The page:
Tesla (NASDAQ: TSLA) Eyes Samsung Batteries

Brian Hicks

Written By Brian Hicks

Posted September 9, 2013

Any day now, Tesla Motors (NASDAQ: TSLA) may complete a deal with Samsung SDI (KSE: 006400) to diversify its lithium-ion battery supply while giving a boost to its manufacturing capacity.

tesla-motor-model-sThe move would give the already impressive automaker added strength and two good legs to stand on.

According to reports from The Korea Herald, the final stages of tests are being conducted to make Samsung SDI Tesla’s second major battery supplier alongside Panasonic (OTC: PCRFY).

Tesla has been looking to diversify its battery supply for some time now, and this latest move might just be the beginning, as Tesla shows it has no qualms about reaching out to Panasonic’s competition.

If you’ve been following Tesla at all, you know the automaker is going a mile a minute, and as the company grows, so too does its need for more batteries. Sales of its highly touted Model S are expected to grow exponentially in the next couple of years, starting with 21,000 in production this year.

A strong supply line would Tesla the insurance and fortitude needed moving forward. After all, when overall finances fall solely on one battery from one Japanese supplier, it wouldn’t take much to set things off track. One single natural disaster could disrupt Tesla’s present supplies, as ValueWalk points out. Just take one look at Fukushima in 2011 and the catastrophic implications that a tsunami and its aftermath caused that region.

Added supplies insure the company and its investors. Besides, the company would need to expand its capacity soon regardless.

Samsung Deal

Samsung SDI would be leading the charge as the first battery supplier to provide an alternative to Panasonic. Samsung SDI’s lithium cells are currently being used in the BMW (OTC: BAMXY) i3 and the Fiat (OTC: FIATY) 500e, and we could see them popping up with Volkswagen (OTC: VLKAY) in the very near future if rumors hold true.

Panasonic has been Tesla’s sole battery supplier for a while now, and together the two companies have flourished, but looming concerns about possible supply disruptions and a growing demand for Tesla vehicles has pushed Tesla to seek additional supply lines.

It’s the actual battery cells that Tesla needs from Panasonic and Samsung SDI, according to Torque News – an 18650 format cell with cylinders of 18mm in diameter and 65mm in length, to be exact. Tesla manufactures the battery management system and the battery container – the two other components that make up Tesla’s battery pack – on its own.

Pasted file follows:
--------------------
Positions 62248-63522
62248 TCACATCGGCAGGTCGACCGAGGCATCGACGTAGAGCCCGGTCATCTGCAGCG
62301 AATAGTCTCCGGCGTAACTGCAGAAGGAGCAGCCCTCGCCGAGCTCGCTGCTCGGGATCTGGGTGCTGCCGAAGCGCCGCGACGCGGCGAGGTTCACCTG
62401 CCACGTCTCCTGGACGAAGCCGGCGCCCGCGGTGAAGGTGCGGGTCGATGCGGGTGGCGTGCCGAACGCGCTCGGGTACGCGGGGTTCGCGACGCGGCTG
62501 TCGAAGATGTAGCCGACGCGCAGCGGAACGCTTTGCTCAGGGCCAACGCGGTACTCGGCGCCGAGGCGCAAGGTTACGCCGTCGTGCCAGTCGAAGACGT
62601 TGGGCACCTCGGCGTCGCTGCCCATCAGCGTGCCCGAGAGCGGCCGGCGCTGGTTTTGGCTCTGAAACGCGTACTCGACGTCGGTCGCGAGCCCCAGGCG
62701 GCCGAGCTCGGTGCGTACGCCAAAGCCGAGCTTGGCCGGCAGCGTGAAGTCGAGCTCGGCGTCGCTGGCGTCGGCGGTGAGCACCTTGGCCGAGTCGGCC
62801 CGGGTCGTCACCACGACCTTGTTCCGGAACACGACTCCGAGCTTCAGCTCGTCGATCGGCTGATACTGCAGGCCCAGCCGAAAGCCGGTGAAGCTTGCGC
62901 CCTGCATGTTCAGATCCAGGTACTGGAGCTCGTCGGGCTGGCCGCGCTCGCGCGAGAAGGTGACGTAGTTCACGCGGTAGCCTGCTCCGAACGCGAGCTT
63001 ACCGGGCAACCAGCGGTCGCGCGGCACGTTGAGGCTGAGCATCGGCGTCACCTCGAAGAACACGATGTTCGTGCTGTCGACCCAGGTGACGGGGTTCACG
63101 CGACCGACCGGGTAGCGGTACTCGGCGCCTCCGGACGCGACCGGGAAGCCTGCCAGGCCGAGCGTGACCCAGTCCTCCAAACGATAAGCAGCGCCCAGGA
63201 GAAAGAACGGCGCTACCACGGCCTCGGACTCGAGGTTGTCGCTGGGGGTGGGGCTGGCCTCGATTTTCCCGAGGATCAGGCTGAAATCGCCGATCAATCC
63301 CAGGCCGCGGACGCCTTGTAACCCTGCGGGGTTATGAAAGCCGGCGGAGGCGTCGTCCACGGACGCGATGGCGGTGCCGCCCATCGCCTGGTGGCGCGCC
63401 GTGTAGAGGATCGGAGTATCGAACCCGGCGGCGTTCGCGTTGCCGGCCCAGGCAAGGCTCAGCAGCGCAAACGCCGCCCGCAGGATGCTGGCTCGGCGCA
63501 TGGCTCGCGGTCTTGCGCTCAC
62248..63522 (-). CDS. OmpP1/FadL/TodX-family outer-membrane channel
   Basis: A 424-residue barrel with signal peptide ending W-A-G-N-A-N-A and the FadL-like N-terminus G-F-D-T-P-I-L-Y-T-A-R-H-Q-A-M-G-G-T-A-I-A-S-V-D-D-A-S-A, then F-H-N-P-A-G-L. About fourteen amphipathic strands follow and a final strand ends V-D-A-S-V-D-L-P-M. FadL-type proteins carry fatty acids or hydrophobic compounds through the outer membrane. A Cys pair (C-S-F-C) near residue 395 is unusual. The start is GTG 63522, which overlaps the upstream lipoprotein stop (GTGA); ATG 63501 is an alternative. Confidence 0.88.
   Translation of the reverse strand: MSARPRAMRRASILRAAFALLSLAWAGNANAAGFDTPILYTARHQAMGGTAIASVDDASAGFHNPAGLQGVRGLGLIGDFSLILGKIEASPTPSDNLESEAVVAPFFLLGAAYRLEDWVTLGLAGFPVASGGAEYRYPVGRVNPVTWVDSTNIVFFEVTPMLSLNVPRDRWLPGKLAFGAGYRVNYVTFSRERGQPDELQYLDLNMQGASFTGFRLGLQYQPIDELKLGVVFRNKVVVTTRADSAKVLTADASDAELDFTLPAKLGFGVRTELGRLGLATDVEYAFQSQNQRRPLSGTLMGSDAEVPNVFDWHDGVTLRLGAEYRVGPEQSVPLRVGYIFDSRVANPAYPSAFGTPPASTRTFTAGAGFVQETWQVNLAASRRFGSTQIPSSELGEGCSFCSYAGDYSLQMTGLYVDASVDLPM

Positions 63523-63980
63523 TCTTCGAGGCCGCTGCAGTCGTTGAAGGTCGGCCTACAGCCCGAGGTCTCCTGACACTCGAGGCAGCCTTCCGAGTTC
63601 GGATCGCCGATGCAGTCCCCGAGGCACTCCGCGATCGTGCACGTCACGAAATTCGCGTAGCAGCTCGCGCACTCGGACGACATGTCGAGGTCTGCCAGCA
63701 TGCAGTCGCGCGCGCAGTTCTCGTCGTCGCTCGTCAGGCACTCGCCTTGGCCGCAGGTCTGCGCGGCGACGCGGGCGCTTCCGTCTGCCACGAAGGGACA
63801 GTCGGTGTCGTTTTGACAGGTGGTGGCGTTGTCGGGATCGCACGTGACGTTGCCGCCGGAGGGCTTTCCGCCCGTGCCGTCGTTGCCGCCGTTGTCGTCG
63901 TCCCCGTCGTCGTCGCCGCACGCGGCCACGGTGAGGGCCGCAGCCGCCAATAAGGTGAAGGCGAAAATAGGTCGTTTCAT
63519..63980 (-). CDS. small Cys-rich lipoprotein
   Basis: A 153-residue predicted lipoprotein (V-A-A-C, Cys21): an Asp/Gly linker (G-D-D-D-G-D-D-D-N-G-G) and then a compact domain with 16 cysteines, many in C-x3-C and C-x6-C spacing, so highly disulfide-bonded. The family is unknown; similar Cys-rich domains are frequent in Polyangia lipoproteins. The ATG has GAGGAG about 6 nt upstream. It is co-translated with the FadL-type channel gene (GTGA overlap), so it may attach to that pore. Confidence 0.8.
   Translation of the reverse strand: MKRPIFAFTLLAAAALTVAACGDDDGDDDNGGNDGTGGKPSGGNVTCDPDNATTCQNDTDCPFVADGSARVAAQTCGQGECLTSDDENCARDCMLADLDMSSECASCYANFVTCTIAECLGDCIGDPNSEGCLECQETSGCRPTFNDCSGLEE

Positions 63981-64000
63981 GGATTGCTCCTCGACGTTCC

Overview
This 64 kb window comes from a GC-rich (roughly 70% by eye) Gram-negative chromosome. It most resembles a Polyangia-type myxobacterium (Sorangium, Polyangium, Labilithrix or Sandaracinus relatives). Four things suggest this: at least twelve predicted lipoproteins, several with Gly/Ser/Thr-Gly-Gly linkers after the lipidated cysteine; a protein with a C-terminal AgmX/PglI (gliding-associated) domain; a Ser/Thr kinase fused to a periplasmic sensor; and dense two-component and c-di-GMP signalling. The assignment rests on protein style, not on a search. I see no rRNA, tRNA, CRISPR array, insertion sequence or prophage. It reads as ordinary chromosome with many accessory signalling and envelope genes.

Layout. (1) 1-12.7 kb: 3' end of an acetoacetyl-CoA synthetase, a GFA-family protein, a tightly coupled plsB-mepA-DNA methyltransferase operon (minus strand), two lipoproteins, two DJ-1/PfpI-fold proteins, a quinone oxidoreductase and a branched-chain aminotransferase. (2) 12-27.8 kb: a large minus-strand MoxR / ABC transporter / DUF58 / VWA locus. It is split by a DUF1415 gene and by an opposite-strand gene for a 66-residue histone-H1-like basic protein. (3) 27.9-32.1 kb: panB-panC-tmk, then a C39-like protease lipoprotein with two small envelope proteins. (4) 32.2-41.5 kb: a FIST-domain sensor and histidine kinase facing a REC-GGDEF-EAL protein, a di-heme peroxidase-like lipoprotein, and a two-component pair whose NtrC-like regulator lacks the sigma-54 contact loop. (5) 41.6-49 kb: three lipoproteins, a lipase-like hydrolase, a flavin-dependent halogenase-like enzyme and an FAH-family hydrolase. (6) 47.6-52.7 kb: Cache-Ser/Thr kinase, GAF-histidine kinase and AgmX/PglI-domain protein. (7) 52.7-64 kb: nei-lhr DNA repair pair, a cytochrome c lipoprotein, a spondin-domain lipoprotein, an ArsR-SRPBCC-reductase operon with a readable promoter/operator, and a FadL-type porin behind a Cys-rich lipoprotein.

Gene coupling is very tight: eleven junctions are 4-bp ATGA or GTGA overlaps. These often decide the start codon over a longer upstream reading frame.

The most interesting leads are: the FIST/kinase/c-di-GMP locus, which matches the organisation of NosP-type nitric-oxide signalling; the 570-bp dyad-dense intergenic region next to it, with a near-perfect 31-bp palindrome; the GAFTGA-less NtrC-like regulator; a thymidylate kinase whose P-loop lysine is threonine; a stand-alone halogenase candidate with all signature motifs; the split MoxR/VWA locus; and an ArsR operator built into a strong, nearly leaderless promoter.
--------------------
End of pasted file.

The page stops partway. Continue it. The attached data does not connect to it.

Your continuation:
Before the two companies can finalize the deal, both sides are carrying out final tests that include safety and driving stage measures. Tests on the lifetime of the battery are being carried out by Samsung Electronics Co., Ltd. (KSE: 005930).

Upon completion, Samsung SDI will officially become a Tesla battery supplier.

The vehicle in which the battery will be used is still unspecified, although it will most likely be in the Model S sedan that has seen tremendous demand after its high marks and ratings. It may also be included in its Model X crossover vehicle, expected to be in production next year.


Expanding Battery Capacity

LG Chem (KSE: 051910) was also a possible choice before Tesla went with Samsung SDI, but the company could be part of a move if Tesla decides to further diversify. The same goes with Chinese battery maker and EV company BYD, which could be in its own talks with the automaker.

Panasonic isn’t sitting idle, either. It has ramped up production with two additional facilities set for production in 2014.

Tesla is leaving the door wide open to offers as it makes a beeline for the top of the electric vehicle market. Right now, Panasonic and Samsung SDI have proven worthy of the task.

Battery production in general will become a bottom line for any company taking on a partnership with Tesla and its quest for EV supremacy.

The man behind the wheel, Elon Musk, Tesla’s founder and CEO, envisions hundreds of thousands of vehicles rolling off the lines in coming years, and its 3rd generation vehicle – a more affordable model – will push the manufacturer to the brink of full capacity.

These companies will become the backbone to a force to be reckoned with.


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